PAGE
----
The wash sale rule essentially discourages those trading securities from taking a loss to simply claim a tax benefit. The general idea when people trade is that you want to buy low and sell high, not vice versa. However guessing the market can be tricky even for the professionals.
The wash-sale rule
Before the law was in place, investors could sell a losing stock and then buy it again a minute later, effectively locking in a loss to reduce their taxes. When you sell a stock at a lower value than the original purchase price you can claim a capital loss on your tax-filing to reduce your tax burden. However if you try to game the system and buy back that losing stock within 30 days when you think it has hit rock bottom you will get hit with the wash-sale rule.
How does the wash-sale rule work?
Under the wash-sale rule, If you buy the same or a “substantially identical security” within 30 calendar days before or after, you cannot deduct a loss on a current-year tax return. Instead, you will have to add the loss to the cost basis of the security you repurchased. Additionally, the holding period of the investment you sold is also added to the holding period of the new investment.
What is a “substantially identical security”?
A substantially identical security is not clearly defined but is determined by the IRS. If that happens, you may end up paying more taxes for the year than you anticipated. If you are not sure if your transaction violates the wash-sale rule consult with a tax professional.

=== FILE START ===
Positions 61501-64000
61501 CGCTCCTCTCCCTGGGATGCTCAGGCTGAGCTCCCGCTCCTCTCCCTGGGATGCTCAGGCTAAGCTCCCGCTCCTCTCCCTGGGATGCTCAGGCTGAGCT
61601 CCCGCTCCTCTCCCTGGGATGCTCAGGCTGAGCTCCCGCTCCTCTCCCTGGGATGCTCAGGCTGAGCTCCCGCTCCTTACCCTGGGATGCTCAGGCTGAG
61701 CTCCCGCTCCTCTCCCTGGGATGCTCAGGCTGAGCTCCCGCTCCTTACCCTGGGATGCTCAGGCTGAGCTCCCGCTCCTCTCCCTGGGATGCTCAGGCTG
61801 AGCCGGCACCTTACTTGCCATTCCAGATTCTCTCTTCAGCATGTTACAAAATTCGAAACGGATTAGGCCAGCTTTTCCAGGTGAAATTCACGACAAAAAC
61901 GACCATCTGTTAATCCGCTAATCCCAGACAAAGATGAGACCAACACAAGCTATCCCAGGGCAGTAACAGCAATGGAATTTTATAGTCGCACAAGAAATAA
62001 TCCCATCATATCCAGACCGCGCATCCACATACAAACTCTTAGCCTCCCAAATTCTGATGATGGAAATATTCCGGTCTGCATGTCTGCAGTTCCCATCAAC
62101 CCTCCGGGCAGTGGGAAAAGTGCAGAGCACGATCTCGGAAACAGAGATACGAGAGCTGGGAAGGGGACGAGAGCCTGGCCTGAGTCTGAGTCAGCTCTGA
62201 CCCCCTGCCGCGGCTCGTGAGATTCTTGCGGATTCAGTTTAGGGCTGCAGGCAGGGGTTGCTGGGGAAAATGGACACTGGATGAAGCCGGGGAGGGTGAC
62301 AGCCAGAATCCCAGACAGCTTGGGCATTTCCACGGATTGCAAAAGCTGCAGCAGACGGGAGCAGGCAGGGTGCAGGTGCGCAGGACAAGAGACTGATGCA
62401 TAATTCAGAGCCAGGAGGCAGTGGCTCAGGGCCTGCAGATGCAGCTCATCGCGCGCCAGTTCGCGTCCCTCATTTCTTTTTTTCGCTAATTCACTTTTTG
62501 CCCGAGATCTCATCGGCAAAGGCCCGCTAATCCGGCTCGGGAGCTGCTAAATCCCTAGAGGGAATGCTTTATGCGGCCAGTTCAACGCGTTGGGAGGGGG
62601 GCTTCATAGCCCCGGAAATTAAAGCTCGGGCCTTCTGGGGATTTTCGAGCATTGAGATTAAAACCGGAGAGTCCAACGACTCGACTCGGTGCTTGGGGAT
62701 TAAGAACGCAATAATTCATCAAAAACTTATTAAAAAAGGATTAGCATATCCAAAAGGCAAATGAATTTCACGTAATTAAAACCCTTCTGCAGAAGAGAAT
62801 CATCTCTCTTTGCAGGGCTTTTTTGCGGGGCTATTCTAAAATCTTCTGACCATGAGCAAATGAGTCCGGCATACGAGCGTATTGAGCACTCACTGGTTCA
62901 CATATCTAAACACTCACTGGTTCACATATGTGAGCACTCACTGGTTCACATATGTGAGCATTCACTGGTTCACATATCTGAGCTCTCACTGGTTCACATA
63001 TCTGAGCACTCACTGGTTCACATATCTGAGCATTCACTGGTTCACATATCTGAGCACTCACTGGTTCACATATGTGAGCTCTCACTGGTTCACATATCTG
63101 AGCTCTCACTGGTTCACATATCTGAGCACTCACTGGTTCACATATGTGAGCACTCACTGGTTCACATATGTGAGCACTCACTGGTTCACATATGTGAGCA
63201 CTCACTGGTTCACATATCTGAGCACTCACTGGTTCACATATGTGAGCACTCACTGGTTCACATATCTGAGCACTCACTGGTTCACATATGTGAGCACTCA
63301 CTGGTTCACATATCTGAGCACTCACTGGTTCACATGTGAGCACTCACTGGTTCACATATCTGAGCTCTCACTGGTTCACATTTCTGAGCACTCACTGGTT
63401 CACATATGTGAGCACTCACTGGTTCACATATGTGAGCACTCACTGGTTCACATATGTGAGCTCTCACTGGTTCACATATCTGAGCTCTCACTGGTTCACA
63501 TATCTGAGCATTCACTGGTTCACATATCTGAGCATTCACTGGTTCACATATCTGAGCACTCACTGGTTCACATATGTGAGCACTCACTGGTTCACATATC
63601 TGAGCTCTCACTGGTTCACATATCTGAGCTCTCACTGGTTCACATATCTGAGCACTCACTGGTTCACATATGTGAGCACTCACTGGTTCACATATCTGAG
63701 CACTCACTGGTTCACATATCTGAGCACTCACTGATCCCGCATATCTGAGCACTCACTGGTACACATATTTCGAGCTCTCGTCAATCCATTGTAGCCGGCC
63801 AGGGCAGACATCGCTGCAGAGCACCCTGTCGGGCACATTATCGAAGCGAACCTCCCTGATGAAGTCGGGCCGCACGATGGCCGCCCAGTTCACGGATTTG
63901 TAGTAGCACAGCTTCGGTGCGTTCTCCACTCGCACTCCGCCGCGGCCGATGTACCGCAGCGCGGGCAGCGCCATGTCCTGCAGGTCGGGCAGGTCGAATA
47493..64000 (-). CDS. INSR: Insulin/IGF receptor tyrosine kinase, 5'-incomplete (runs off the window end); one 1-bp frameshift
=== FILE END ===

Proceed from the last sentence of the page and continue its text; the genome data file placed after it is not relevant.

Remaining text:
Can I sell the stock at the end of the year and buy it back at the start of the new year?
The wash-sale rules cover 30 days either side of the purchase or sale of a security regardless of the calendar year. So if you sell a stock in the second half of December you cannot buy that same stock or a “substantially identical security” in the first two weeks of January.
Can my spouse buy the stock instead?
No, the IRS has stated that if one spouse sells a stock at a loss and the other spouse purchases it within the restricted time period that qualifies as a wash sale. The same applies for using different accounts to do the transactions.
Short-term capital gains vs. long-term capital gains
Short-term capital gains from investments are normally higher than longer-term capital gains.
Profits from the sale of an asset held for one year or less will be taxed as short-term. Capital gains tax rates on most assets held for less than a year correspond to ordinary income tax brackets (10%, 12%, 22%, 24%, 32%, 35% or 37%).
Profits from the sale of an asset held for more than a year will be taxed as long-term. Capital gains tax rate on assets held for more than a year is 0%, 15% or 20% depending on your taxable income and filing status.
For more information, check IRS publication 550
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